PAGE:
State-by-State Baking :: North Carolina Dogwood Bark
We are off to an “End of the Year” celebration this morning, and then we’ll be having friends over for the afternoon. I don’t have much time, but thought I’d hop online for a few minutes and finish up the posts for one more state.
North Carolina Notebooking Pages
by Twinkle Toes (L) and Chiquita (R)
“Now, D is for the Dogwood,
flowers gentle pink and white.
From mountains to city streets,
in spring a showy delight.”
Since we made this recipe during the Easter Season, we decided to try and find something to create for the Dogwood (which is the state flower for North Carolina) recalling the legend of the dogwood tree:
It is said at the time of the Crucifixion, the dogwood was comparable in size to the oak tree and other monarchs of the forest. Because of its firmness and strength it was selected as the timber for the Cross, but to be put to such a cruel use greatly distressed the tree. Sensing this, the crucified Jesus in His gentle pity for the sorrow and suffering of all said to it: “Because of your sorrow and pity for My sufferings, never again will the dogwood tree grow large enough to be used as a gibbet. Henceforth it will be slender, bent and twisted and its blossoms will be in the form of a cross — two long and two short petals. In the center of the outer edge of each petal there will be nail prints — brown with rust and stained with red — and in the center of the flower will be a crown of thorns, and all who see this will remember.
I happened to find a recipe for White & Dark Chocolate Dogwood Bark which we adapted for our state recipe! I’ll have to try and remember to add this recipe to Catholic Cuisine next Easter.
North Carolina Dogwood Bark
3 cups pecan halves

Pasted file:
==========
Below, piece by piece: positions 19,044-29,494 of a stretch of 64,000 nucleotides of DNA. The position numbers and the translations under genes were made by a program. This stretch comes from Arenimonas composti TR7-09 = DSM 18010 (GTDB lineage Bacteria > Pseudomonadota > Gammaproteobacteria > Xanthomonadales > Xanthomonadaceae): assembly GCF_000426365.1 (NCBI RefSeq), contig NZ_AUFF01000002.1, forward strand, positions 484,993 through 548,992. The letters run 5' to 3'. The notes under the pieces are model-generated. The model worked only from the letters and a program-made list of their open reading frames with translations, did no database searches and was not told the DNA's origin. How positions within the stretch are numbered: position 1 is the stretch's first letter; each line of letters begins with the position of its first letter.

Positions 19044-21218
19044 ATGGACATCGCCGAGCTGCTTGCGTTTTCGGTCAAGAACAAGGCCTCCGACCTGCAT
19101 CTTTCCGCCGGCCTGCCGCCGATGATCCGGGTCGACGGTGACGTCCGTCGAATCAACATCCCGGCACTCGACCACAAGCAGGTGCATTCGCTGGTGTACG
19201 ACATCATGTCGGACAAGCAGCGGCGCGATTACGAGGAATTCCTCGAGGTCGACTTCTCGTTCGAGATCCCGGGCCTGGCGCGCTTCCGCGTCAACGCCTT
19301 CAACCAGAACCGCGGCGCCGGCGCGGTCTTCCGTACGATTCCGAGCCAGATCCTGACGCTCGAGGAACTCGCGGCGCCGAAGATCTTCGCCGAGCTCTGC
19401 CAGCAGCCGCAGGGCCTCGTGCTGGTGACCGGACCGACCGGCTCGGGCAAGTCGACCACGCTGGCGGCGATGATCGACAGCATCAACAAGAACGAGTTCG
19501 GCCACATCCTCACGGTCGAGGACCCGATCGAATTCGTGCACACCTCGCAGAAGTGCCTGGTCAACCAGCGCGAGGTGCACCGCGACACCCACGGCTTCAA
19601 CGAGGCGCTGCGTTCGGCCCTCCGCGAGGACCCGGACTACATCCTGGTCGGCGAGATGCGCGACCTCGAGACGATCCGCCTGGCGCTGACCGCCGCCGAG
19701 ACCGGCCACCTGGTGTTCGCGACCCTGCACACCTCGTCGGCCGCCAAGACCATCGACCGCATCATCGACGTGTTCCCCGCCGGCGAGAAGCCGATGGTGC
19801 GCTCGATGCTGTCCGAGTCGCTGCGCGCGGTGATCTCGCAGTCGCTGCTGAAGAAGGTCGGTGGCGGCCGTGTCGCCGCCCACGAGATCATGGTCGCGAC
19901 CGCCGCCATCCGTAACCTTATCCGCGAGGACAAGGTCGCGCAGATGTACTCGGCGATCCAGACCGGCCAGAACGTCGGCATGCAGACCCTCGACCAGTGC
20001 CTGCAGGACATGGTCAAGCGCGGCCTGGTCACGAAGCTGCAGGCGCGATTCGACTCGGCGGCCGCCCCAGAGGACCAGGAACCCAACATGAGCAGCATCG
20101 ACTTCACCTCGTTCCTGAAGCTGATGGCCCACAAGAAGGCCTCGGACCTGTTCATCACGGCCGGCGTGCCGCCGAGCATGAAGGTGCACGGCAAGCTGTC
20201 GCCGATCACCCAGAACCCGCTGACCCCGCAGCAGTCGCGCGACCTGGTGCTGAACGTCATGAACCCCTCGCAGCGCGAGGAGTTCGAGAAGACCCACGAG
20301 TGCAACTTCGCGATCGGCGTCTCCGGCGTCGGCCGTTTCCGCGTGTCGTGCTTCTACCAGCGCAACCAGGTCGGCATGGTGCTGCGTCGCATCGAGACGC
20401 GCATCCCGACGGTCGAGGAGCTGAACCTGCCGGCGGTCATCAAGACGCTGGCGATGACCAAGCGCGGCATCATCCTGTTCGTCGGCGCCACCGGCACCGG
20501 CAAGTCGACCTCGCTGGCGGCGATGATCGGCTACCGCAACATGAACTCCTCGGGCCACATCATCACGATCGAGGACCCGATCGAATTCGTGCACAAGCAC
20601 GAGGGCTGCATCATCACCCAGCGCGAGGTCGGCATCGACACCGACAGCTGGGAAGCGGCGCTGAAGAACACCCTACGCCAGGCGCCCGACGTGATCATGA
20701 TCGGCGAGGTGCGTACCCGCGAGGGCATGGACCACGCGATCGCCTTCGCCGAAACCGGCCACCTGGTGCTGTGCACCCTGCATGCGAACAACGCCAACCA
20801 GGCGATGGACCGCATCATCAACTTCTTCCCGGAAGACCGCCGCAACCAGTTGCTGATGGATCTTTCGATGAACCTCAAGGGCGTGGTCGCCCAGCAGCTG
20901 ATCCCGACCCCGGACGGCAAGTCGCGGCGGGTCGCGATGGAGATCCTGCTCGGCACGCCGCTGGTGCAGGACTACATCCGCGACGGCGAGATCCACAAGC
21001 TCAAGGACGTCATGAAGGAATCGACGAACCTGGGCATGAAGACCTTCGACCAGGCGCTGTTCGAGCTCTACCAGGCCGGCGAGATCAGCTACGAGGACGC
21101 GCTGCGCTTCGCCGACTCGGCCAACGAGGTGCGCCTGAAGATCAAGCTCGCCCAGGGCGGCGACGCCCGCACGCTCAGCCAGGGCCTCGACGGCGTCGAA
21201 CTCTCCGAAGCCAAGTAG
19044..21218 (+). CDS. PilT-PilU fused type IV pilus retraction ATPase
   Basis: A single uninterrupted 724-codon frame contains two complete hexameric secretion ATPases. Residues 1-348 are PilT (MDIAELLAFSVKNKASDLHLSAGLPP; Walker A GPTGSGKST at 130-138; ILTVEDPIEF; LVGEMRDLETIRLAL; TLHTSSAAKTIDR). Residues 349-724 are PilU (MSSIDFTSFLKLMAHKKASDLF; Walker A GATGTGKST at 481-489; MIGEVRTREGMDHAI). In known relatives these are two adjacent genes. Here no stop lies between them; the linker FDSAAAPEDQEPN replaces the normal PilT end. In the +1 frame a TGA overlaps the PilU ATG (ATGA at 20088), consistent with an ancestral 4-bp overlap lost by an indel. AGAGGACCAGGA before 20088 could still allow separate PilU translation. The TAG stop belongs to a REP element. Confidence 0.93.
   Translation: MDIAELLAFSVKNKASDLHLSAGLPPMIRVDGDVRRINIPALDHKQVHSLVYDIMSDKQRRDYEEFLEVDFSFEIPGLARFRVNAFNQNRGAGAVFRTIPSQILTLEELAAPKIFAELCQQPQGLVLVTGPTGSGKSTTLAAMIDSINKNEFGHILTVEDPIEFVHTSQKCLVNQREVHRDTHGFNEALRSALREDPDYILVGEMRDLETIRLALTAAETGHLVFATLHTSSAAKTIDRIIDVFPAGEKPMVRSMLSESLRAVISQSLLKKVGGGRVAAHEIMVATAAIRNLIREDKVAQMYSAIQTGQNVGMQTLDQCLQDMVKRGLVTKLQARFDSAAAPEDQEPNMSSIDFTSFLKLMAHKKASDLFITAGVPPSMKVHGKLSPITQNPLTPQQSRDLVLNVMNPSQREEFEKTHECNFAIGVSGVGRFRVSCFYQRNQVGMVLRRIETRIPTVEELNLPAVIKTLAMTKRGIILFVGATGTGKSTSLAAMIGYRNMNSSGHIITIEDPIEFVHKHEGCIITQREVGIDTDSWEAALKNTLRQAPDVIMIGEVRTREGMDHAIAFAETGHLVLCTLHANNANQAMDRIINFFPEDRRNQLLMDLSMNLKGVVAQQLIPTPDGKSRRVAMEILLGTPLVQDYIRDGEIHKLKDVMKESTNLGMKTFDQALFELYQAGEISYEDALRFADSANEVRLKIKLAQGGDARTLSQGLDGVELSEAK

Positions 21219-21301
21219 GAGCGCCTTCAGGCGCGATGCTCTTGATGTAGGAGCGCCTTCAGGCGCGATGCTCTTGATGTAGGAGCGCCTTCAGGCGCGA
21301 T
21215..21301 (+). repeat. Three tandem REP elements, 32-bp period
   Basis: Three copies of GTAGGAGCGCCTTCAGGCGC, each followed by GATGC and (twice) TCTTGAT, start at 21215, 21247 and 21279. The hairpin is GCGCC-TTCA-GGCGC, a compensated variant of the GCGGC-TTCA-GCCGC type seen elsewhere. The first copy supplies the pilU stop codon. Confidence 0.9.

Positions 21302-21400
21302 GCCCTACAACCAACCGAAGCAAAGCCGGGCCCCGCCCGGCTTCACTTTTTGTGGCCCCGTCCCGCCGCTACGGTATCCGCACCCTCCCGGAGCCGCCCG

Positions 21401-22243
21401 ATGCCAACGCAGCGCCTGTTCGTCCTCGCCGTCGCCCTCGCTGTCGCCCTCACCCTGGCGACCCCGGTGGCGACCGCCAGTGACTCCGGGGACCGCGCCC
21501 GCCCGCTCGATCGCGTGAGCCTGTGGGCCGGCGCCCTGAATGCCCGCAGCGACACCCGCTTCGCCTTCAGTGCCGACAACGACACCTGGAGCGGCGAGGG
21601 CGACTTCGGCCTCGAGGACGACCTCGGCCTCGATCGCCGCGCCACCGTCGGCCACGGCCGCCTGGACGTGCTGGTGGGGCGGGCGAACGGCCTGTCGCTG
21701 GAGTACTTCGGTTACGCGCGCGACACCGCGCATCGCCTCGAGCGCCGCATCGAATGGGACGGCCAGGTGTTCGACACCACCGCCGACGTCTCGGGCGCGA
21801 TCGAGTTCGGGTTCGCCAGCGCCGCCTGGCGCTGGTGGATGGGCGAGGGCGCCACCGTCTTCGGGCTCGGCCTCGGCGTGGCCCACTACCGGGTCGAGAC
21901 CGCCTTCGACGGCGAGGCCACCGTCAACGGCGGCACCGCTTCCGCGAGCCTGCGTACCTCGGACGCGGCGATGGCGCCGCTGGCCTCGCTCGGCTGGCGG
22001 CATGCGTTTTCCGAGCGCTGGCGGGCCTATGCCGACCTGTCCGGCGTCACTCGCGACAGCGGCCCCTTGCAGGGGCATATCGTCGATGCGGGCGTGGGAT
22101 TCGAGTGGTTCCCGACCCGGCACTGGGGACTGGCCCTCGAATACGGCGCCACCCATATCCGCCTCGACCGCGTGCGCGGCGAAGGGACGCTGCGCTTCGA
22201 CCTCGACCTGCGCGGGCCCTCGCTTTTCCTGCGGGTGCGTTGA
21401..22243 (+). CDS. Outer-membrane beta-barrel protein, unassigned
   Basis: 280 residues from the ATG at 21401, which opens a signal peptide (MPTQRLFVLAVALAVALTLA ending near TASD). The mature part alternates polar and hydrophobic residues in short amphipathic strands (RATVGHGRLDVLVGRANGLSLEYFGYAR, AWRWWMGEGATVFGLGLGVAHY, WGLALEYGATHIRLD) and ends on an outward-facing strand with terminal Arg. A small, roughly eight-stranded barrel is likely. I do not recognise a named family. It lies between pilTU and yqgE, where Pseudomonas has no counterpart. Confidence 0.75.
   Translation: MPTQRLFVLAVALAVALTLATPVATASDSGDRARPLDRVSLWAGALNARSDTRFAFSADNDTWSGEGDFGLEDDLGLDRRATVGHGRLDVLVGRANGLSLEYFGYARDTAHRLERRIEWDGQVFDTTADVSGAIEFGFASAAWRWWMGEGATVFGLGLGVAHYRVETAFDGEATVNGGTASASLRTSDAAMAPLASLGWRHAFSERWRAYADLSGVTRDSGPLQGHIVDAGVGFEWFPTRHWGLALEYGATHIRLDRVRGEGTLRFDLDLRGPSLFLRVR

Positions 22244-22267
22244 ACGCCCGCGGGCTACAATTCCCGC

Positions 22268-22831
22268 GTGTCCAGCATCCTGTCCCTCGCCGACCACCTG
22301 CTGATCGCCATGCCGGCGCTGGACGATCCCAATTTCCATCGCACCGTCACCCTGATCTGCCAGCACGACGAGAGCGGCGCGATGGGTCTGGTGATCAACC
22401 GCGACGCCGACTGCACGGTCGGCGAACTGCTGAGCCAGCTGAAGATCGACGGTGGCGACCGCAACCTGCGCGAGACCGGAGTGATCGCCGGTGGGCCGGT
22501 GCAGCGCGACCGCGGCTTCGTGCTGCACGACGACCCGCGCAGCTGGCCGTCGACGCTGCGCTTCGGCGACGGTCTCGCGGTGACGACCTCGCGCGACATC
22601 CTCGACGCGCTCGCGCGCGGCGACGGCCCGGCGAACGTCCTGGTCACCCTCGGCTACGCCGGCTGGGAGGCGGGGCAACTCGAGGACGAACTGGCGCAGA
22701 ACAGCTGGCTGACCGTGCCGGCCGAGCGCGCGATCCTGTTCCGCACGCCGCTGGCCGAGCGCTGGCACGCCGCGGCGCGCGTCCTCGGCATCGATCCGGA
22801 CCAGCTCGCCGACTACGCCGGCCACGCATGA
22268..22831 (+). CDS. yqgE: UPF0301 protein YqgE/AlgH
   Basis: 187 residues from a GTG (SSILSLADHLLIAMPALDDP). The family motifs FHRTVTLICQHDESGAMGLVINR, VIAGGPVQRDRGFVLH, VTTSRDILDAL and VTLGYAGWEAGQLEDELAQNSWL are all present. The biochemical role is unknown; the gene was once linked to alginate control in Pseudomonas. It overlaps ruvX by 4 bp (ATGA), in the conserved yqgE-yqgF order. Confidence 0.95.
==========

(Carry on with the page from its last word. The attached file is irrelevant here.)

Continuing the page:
6 ounces white chocolate
12 ounces semi-sweet chocolate
Preheat the oven to 325 degrees . Toast the pecans on a baking sheet in the preheated oven for 8 minutes. remove the nuts from the oven and set aside to cool at room temperature until needed.
Melt both chocolates in microwave, or in a double boiler over medium heat. Allow chocolate to sit at room temperature for 5 minutes.
Add the pecans to the bowl of melted semisweet chocolate. Use a rubber spatula to fold in the pecans until combined.
Pour the chocolate pecan mixture onto a nonstick baking sheet with sides and use a rubber spatula to spread evenly. Drizzle the white chocolate, one tablespoon at a time, over the entire surface of the chocolate pecan mixture.
Use a rubber spatula to spread and blend the white chocolate into the surface of the chocolate pecan mixture creating a marbleized effect (be careful not to overblend which would diminish the marbleized effect). Allow the mixture to cool at room temperature for 30 minutes. Cover the baking sheet with plastic wrap and refrigerate until the bark is hard, about 1 hour.
Remove the baking sheet from the refrigerator and transfer the bark to a cutting board. Use a cook’s knife to cut the bark into irregular pieces. (The girls just used there hands to break the bark into pieces.)
Refrigerate in a tightly sealed plastic container until ready to use.
**Oh, and be sure to let the kids each have a couple pieces after dinner and then package the rest to give away to neighbors or friends… This stuff is very dangerous to have just sitting in the fridge!**
Resources we used for this State Study:
T is for Tar Heel Teacher’s Guide (pdf
Other Posts of Interest:
State-by-State Scrapbook :: North Carolina
Prayer of Mothers
Father in heaven, grant me the grace to appreciate the dignity which you have conferred on me. Let me realize that not even the Angels have been blessed with such a privilege—to share in your creative miracle and bring new Saints to heaven. Make me a good mother to all my children after the example of Mary, the Mother of your Son. Through the intercession of Jesus and Mary I ask your continued blessings on my family. Let us all be dedicated to your service on earth and attain the eternal happiness of your kingdom in heaven. Amen.